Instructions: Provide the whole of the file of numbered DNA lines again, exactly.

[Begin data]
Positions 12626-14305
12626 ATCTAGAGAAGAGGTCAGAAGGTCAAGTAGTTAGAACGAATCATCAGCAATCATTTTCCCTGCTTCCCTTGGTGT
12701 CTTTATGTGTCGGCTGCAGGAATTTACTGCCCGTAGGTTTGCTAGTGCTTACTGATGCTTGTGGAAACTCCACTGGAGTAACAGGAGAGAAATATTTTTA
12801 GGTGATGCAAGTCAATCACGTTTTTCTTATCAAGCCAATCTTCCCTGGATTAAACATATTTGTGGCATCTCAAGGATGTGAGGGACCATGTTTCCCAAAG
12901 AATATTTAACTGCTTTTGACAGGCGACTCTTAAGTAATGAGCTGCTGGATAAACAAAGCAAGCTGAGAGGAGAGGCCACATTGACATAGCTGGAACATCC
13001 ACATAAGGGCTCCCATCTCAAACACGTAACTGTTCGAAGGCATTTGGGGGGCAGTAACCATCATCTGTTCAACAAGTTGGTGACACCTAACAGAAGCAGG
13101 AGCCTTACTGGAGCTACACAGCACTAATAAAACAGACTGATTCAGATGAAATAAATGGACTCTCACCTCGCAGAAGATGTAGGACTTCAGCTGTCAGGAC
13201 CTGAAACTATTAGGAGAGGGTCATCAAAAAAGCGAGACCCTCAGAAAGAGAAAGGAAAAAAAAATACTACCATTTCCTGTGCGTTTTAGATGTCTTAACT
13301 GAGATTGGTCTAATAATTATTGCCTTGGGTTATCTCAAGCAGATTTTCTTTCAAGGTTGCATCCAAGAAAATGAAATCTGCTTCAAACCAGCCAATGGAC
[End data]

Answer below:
Positions 12626-14305
12626 ATCTAGAGAAGAGGTCAGAAGGTCAAGTAGTTAGAACGAATCATCAGCAATCATTTTCCCTGCTTCCCTTGGTGT
12701 CTTTATGTGTCGGCTGCAGGAATTTACTGCCCGTAGGTTTGCTAGTGCTTACTGATGCTTGTGGAAACTCCACTGGAGTAACAGGAGAGAAATATTTTTA
12801 GGTGATGCAAGTCAATCACGTTTTTCTTATCAAGCCAATCTTCCCTGGATTAAACATATTTGTGGCATCTCAAGGATGTGAGGGACCATGTTTCCCAAAG
12901 AATATTTAACTGCTTTTGACAGGCGACTCTTAAGTAATGAGCTGCTGGATAAACAAAGCAAGCTGAGAGGAGAGGCCACATTGACATAGCTGGAACATCC
13001 ACATAAGGGCTCCCATCTCAAACACGTAACTGTTCGAAGGCATTTGGGGGGCAGTAACCATCATCTGTTCAACAAGTTGGTGACACCTAACAGAAGCAGG
13101 AGCCTTACTGGAGCTACACAGCACTAATAAAACAGACTGATTCAGATGAAATAAATGGACTCTCACCTCGCAGAAGATGTAGGACTTCAGCTGTCAGGAC
13201 CTGAAACTATTAGGAGAGGGTCATCAAAAAAGCGAGACCCTCAGAAAGAGAAAGGAAAAAAAAATACTACCATTTCCTGTGCGTTTTAGATGTCTTAACT
13301 GAGATTGGTCTAATAATTATTGCCTTGGGTTATCTCAAGCAGATTTTCTTTCAAGGTTGCATCCAAGAAAATGAAATCTGCTTCAAACCAGCCAATGGAC